I DON'T correct my friends who believe they were unable to bf even when I have real doubts about that, because it will change nothing. However I do struggle with the misinformation being passed on to other new moms.

I also don't support ff as a parenting choice, as most are making it without proper information (see above). Yes, we should "support the mother", but I tend to think "what about the baby?" when this comes up. What does the baby need and deserve? The risks associated with ff are too high IMHO to do it when it is not necessary, and the waste involved is also a societal consideration IMHO. And honestly, I do think there should be more regulation around it so that it is seen as a subsitute for when bm is not available, not an equal option. I'm not sure I go so far as making it prescrition-only -- though if it was, I also think it should be free to those that really must use it.

May 15, 2009 | Unregistered CommenterAndrea

Thanks so much for referencing my post! I love how you put this together and integrated my perspective as part of the piece. There is always so much more to say on this topic. Although I have learned alot, I keep in mind, there is always more to learn not only about research, but about womens views on infant feeding as influenced by society, their immediate peers and/or the medical profession!
We've been taught at many conferences that the US especially has a long way to go towards making breastfeeing the norm. Our government and big business play a role that needs to be recognized and fixed. We can lobby and lobby until those changes are in place. I have optimism.
The patient population at my facility has become one which most commonly combines breastfeeding and formula feeding, often from the start. I don't know how that happened. The education for the importance of breastfeeding, the value, the superiority needs to be early-- pre-pregnancy ideally but at the very least pre-hospital! This is why the top 3 responses to the feeding question are what they are. I approach each mom ...as I can...at the time I am THERE to approach her, listen, re-educate etc.
Like you say, it's a 'very emotional, involved issue for women'. So as Emily put it...often "it depends on the person and the moment".
To break the cycle-- Everybody has a different platform, a different audience. I set out to change the whole world (my world) when I became an IBCLC. I was rejected because I tried to do too much too fast. I've adopted the approaches and attitudes over time and develop teaching moments. My biggest obstacles are the staff! There are many who still want think a little formula isn't a problem. It is so very challenging for me. I finally have a new manager who an IBCLC.!! YEAH!!She has started to address some of those staff who decide that a mom need to sleep and baby should have formula. She is requiring them to be accountable for their actions by full documentation of their conversations with the mother, obtaining her permission prior to giving the formula. I had tried to get that accountability but lacked authority. This is a step in the right direction.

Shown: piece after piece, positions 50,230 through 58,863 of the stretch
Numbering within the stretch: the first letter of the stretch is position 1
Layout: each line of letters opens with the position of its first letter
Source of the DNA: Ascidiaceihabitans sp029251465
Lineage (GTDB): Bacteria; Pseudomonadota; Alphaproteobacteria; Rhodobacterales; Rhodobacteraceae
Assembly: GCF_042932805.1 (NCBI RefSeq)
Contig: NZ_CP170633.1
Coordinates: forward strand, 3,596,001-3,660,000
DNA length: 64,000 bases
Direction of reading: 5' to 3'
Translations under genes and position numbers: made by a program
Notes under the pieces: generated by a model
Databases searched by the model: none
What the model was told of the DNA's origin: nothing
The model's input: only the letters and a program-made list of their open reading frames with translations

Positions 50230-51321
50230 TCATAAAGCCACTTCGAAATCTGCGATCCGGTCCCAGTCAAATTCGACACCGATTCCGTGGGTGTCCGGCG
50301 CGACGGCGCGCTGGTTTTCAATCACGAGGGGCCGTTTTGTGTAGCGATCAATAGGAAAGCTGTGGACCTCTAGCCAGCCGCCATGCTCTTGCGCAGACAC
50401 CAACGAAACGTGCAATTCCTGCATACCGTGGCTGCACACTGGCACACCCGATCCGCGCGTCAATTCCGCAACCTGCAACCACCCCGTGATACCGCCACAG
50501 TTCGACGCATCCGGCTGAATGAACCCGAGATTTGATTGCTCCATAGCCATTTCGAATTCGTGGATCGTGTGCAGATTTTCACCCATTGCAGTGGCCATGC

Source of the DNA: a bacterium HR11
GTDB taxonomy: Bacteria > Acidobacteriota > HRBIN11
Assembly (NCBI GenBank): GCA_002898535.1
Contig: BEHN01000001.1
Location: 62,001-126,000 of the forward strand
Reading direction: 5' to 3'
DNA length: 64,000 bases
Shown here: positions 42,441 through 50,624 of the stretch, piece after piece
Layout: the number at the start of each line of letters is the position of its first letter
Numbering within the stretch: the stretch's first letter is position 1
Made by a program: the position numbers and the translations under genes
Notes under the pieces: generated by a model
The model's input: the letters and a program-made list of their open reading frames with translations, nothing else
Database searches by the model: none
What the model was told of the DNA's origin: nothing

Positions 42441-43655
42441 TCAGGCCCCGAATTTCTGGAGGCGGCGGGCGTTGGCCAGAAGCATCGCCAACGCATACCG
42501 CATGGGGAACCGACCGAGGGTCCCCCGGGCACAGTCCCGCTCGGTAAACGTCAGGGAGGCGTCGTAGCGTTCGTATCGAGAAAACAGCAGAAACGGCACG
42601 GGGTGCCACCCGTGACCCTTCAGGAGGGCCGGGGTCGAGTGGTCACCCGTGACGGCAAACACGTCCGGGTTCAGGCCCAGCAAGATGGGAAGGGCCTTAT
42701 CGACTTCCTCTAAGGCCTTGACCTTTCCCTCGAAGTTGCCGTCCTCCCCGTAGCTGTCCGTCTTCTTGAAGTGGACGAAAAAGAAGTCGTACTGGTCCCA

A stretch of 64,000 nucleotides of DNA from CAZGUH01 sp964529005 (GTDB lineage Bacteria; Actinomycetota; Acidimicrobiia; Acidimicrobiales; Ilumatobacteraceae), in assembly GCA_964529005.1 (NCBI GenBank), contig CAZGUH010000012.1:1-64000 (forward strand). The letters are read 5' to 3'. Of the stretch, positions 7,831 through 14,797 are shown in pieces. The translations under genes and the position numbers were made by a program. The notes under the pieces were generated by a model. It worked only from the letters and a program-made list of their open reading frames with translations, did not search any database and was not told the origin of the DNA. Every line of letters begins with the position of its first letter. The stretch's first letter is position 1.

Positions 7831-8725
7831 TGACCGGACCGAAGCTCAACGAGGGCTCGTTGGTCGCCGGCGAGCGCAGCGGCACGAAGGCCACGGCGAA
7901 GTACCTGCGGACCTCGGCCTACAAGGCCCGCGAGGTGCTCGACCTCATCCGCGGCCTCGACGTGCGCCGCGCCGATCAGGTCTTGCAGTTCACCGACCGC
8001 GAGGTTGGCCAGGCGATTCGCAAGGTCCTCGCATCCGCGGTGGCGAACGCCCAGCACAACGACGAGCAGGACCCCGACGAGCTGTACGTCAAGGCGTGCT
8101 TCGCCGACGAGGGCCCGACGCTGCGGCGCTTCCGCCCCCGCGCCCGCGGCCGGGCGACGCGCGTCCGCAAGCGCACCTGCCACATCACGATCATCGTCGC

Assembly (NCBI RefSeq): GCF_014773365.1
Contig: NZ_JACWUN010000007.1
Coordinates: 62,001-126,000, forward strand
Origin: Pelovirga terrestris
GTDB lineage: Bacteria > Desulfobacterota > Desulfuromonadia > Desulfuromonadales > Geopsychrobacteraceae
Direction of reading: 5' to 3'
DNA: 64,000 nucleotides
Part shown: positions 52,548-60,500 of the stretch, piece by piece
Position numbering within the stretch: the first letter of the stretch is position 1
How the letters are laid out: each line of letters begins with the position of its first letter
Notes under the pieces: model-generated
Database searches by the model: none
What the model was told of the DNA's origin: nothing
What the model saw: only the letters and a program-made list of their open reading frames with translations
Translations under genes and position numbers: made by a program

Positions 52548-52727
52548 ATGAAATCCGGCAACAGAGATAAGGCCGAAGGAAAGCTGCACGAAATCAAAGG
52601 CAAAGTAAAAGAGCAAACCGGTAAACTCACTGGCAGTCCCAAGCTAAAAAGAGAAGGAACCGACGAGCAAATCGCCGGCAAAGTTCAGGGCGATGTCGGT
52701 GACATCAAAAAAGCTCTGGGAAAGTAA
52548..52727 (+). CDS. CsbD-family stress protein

Your platform and that of these many fabulous lactivist bloggers out here is broader & able to reach all kinds of people... pregnant and nursing moms, healthcare workers & more. You do an extremely important job.
I would recommend that anyone who has the opportunity and enough credentials to be accepted, to volunteer to teach a class at a nursing school. I do this at 2 area nursing schools and offer a PPP to those I didn't see. I think we need to get to the medical professionals who are looked up to by the moms. That's my little role. Thanks

May 15, 2009 | Unregistered CommenterBirth_Lactation

Nice post PIP.
I can only use my own experience if I am going to give an answer because I think it's about sharing our experiences that help us to understand each other and hopefully others .

I had quite a few emotional problems (abuse/control) when I started nursing. Now looking back I can see how my emotional state played a huge role in the problems I had. What it came down to was having a baby who needed me to be a human pacifier and that not being an option for me. There didn't and often still don't seem to be answers for people like me.
I found an answer that worked for me - unpopular but an answer...for me. I believe in breastfeeding and I would have worked as long as possible to find an answer to make it work - but I had to do it on my own. It didn't seem and often still doesn't seem like there is any other advice given other than the ideal.
When my baby was crying at the top of his lungs and my midwife said "have you tried to feed him?" - I lifted up my top and tried to feed him - the crying continued, the response "oh, I wonder why that would happen, just keep trying".
That answer didn't solve my problem and I could have easily been a mother who while walking her baby trying to calm him, snapped at someone when they said "maybe you just need to feed him more often".
The ideal was not an answer for me and that was the only answer that was ever given.